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Outlook: Oregon Homes and Mortgages Will Cost More in 2018

A trio of recently updated mortgage rate forecasts — along with a home price outlook for Oregon — suggest that home buyers and mortgage shoppers could see higher costs ahead. Collectively, they make a strong case for buying a home sooner rather than later.

Outlook for Oregon Home Prices Through Fall 2018

It’s no secret that homes are getting more expensive in Oregon. House values have risen steadily over the last couple of years, largely the results of a skewed supply-and-demand situation. Short supply and strong demand are boosting prices across the state.

But what does the future hold? What is the outlook for Oregon home prices and mortgage rates in 2018? According to recent forecasts, both are expected to rise over the coming months.

Let’s look at house values prices first. According to the real estate information company Zillow, the median home value for Oregon reached $314,000 as of October 2017. That was an increase of nearly 10% over the same month a year earlier. Looking forward, their economists expect prices to rise by around 3.7% over the next year or so (ending in October 2018).

Related: Are mortgage requirements easing?

So while they expect home prices in Oregon to slow down a bit, they also anticipate a continued upward trend stretching into 2018.

This outlook should come as no surprise when you consider the current supply and demand situation. Housing markets across the state of Oregon are experiencing low levels of supply, relative to demand. In some of the hottest markets, like those in and around Portland, there is currently less than a two-month supply of homes. A six-month supply is considered to be a well-balanced market.

Live Oregon Mortgage Rates Dec, 14, Sat, 2019

Mortgage Rate Forecasts from Three Sources

That’s the home price outlook for Oregon, stretching and 2018. On the mortgage side, we have three recently updated forecasts that suggest rates will rise over the coming months.

The first mortgage rate forecast comes from the personal-finance company Kiplinger. In September 2017, their analysts predicted that 30-year fixed mortgage rates would average 4.3% in 2018. (They were averaging around 3.8% when this article was published, according to Freddie Mac.)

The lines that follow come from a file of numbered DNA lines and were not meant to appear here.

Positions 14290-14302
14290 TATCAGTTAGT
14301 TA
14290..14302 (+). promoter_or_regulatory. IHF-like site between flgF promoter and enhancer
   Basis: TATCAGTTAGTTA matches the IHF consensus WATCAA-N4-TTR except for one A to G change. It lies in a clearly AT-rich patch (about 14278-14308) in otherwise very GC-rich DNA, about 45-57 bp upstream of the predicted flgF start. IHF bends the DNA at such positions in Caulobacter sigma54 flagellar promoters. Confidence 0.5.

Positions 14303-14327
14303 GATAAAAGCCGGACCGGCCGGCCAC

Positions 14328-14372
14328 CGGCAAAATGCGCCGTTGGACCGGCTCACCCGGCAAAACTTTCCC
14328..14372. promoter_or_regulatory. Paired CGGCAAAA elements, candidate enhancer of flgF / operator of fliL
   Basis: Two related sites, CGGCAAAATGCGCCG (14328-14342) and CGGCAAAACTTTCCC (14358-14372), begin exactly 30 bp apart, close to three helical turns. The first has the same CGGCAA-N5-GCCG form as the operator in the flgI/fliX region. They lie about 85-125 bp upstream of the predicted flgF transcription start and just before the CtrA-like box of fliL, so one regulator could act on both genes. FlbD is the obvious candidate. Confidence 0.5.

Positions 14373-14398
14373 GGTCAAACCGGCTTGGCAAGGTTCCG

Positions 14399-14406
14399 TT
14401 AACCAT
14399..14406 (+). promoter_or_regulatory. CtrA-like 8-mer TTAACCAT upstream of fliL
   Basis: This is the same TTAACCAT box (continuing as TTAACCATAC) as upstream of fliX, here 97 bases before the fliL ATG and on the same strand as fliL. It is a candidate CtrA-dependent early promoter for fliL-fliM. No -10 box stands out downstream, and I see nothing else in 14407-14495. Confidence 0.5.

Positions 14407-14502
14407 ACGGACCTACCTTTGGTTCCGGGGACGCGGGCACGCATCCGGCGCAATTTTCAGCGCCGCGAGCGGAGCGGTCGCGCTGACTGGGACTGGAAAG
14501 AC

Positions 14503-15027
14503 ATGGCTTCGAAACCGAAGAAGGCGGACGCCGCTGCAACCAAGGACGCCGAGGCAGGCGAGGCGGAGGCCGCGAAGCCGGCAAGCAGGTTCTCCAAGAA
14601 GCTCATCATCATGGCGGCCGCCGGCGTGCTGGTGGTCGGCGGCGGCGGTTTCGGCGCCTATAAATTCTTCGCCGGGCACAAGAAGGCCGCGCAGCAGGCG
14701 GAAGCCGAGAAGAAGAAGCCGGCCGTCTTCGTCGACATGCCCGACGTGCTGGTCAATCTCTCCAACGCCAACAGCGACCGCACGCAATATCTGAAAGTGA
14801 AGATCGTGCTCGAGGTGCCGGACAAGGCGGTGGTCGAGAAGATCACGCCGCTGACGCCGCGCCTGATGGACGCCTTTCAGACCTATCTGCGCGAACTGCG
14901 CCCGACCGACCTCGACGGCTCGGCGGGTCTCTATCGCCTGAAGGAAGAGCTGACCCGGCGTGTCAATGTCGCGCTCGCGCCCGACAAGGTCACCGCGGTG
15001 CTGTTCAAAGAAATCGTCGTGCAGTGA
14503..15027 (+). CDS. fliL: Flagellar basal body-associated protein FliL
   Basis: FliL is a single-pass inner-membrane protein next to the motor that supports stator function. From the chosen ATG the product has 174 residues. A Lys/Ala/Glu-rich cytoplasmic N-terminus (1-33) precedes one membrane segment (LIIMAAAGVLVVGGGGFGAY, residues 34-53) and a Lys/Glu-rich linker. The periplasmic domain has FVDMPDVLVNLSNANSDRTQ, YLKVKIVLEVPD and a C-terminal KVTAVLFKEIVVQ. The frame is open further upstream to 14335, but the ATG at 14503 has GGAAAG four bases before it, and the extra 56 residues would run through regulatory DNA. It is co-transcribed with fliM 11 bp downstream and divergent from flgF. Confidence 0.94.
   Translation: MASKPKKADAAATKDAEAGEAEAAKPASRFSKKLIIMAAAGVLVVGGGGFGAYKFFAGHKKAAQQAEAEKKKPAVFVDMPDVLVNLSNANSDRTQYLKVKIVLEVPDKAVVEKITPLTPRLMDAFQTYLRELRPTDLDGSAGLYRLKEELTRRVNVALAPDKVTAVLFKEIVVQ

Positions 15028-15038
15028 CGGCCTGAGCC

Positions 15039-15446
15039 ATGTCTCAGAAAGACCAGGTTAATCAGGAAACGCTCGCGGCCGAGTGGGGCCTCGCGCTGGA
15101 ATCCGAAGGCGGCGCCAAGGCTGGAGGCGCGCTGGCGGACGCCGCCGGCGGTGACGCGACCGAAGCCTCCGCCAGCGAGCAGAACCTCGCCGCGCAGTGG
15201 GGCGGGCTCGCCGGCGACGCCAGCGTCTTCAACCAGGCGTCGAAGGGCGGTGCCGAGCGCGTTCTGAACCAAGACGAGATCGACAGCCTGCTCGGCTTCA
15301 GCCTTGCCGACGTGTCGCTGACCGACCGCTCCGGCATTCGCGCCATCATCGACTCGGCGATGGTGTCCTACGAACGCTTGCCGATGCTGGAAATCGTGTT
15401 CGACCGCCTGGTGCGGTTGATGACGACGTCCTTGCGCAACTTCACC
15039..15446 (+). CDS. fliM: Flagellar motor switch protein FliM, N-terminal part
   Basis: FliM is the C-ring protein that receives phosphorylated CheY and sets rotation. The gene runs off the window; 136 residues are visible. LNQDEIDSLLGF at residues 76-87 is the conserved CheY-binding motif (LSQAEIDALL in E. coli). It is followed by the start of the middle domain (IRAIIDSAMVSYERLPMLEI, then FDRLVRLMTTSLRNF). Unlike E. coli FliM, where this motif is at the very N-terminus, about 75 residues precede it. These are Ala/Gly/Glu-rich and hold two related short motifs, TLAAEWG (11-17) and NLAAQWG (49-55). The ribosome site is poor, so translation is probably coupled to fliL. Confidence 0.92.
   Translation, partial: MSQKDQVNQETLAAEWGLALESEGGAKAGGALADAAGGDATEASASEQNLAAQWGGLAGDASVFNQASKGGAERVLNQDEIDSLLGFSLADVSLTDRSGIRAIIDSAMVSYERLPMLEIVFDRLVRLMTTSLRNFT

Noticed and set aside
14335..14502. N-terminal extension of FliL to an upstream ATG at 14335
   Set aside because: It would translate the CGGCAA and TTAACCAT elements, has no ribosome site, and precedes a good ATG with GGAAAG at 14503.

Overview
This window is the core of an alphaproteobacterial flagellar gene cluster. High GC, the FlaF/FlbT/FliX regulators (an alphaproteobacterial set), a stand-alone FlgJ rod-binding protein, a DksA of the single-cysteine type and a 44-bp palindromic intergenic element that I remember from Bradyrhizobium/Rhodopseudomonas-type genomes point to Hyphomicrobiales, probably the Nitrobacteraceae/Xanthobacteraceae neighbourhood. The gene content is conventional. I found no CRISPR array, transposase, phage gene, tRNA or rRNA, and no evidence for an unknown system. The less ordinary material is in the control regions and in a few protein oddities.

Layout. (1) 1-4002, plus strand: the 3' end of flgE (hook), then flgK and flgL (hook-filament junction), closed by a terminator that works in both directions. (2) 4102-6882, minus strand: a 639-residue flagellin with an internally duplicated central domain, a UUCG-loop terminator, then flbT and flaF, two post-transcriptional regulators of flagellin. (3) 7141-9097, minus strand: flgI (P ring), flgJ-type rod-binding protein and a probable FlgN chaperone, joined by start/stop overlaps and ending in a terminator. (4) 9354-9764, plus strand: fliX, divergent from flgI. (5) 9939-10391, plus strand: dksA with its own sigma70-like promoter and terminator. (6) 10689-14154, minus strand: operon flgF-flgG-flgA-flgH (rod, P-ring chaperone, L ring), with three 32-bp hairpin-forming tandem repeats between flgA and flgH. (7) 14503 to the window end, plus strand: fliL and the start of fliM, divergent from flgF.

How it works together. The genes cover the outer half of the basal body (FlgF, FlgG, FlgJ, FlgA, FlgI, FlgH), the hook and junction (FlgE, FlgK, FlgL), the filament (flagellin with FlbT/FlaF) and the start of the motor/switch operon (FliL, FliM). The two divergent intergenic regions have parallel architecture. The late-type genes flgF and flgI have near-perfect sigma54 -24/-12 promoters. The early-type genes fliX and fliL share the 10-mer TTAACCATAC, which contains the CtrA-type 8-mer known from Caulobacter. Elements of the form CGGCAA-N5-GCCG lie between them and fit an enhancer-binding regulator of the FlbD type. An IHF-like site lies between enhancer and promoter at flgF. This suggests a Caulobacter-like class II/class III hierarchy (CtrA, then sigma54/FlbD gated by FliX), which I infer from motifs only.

In September, the company stated: “In 2018, look for the effects of the Fed’s short-term rate hikes and securities-purchase reductions to boost long rates by another 0.4 percentage points.”

The economists at Freddie Mac offered a similar prediction recently. They expect the average rate for a 30-year fixed home loan to average 4.0% for 2017, and 4.4% during 2018.

The Mortgage Bankers Association (MBA) outlook anticipates even higher mortgage rates in 2018. Their long-range finance forecast, updated in September, predicts that 30-year loan rates could average 4.5% during the first quarter of next year, and rise steadily after that.

Granted, these are just forecasts. They are the equivalent of an educated guess. So we shouldn’t get too wrapped up in the exact numbers being projected here. The general consensus is that rates are expected to rise gradually between now and next year. That’s the key takeaway.

Buying a House Now Versus Waiting

Rising house prices are arguably the biggest concern for potential homebuyers in Oregon. Some aspiring buyers are already grappling with affordability issues, following the significant price increases seen over the last couple of years.

Related: Buying your first home in Oregon

A continuation of this rising trend could further reduce affordability for some home buyers across state. So a case could be made for buying a home sooner rather than later.

Disclaimers: This article includes projections and outlooks for the Oregon real estate market through 2018. Such predictions were provided by third parties not associated with our company. We have compiled them here as an educational service to our readers.

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Have questions? Sammamish Mortgage is a local, family-owned company based in Bellevue, Washington. We serve the entire state, as well as the broader Pacific Northwest region. Please contact us if you have mortgage-related questions.

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